Non-Coding RNAs Improve the Predictive Power of Network Medicine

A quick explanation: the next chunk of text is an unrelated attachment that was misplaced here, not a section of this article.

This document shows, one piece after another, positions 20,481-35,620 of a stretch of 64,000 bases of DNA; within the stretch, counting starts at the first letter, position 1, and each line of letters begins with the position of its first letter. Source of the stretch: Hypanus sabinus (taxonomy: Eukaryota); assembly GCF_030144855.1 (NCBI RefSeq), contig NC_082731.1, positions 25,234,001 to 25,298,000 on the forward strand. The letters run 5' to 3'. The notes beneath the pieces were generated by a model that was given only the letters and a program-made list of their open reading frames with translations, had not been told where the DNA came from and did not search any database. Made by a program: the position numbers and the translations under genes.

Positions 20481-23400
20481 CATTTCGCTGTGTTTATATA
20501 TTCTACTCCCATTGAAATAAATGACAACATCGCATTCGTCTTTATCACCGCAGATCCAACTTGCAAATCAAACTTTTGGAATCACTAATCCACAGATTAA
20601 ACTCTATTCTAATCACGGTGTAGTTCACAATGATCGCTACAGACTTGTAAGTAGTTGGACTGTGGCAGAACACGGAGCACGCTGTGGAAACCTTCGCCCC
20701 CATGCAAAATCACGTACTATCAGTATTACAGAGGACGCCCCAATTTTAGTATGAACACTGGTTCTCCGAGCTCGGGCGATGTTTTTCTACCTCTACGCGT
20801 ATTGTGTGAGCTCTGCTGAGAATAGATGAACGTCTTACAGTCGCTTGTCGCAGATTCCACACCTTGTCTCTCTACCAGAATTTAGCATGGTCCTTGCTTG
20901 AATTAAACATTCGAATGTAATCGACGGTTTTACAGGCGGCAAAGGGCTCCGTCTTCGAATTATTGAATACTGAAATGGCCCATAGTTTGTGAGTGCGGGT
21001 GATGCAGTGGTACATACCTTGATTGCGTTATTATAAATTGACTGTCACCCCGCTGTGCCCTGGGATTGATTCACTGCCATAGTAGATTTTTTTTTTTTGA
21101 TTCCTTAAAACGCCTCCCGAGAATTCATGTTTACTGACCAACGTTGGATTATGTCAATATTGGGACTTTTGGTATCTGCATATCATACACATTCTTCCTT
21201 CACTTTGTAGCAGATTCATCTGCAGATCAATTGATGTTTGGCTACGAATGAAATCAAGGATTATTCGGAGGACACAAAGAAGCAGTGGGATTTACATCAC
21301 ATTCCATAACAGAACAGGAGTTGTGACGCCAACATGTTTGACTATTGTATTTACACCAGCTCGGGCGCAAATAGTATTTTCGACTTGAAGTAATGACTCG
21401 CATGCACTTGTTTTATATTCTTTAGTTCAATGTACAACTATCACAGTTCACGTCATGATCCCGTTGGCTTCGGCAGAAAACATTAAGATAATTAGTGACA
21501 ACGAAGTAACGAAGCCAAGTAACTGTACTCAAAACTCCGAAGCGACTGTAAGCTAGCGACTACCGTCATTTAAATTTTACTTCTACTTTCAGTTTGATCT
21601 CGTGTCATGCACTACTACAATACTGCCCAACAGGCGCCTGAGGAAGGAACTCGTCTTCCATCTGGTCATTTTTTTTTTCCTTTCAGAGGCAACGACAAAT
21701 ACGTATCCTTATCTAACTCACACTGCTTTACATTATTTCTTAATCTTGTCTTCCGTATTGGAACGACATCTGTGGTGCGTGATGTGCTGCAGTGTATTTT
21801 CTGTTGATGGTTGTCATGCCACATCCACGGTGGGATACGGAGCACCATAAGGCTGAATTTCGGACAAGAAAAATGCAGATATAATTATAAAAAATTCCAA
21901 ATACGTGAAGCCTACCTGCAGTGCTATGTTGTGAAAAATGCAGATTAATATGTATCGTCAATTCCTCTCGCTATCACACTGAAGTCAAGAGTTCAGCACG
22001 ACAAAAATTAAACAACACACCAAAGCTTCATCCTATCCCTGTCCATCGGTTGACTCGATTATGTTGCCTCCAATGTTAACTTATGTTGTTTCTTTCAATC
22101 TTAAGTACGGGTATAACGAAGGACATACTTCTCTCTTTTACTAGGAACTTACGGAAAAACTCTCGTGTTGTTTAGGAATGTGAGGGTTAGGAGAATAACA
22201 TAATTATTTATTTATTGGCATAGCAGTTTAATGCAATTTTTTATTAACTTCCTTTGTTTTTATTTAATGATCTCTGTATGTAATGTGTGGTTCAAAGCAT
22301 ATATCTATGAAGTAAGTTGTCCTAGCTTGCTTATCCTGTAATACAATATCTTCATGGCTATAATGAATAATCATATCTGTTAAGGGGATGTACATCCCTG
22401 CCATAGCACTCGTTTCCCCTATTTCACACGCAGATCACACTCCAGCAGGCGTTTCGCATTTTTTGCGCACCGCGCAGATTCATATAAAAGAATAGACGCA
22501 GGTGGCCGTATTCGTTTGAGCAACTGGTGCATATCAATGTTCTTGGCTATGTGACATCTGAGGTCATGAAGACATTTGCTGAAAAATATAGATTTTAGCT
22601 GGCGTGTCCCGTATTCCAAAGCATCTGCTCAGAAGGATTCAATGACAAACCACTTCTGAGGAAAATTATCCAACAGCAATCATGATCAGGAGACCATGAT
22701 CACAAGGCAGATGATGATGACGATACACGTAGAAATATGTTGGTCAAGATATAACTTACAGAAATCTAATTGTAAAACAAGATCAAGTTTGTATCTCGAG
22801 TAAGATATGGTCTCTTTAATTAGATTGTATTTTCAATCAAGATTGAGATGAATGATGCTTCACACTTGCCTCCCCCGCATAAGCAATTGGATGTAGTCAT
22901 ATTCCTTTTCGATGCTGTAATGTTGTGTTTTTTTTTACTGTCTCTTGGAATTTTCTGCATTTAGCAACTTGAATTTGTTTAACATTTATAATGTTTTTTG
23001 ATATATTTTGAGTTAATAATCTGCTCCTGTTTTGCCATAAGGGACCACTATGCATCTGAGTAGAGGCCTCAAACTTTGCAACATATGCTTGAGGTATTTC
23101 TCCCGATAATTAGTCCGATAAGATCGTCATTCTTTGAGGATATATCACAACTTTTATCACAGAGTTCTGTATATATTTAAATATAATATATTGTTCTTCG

Network Medicine has improved the mechanistic understanding of disease, offering quantitative insights into disease mechanisms, comorbidities, and novel diagnostic tools and therapeutic treatments. Yet, most network-based approaches rely on a comprehensive map of protein-protein interactions, ignoring interactions mediated by non-coding RNAs (ncRNAs). Here, we systematically combine experimentally confirmed binding interactions mediated by ncRNA with protein-protein interactions, constructing the first comprehensive network of all physical interactions in the human cell. We find that the inclusion of ncRNA, expands the number of genes in the interactome by 46% and the number of interactions by 107%, significantly enhancing our ability to identify disease modules. Indeed, we find that 132 diseases, lacked a statistically significant disease module in the protein-based interactome, but have a statistically significant disease module after inclusion of ncRNA-mediated interactions, making these diseases accessible to the tools of network medicine. We show that the inclusion of ncRNAs helps unveil disease-disease relationships that were not detectable before and expands our ability to predict comorbidity patterns between diseases. Taken together, we find that including non-coding interactions improves both the breath and the predictive accuracy of network medicine.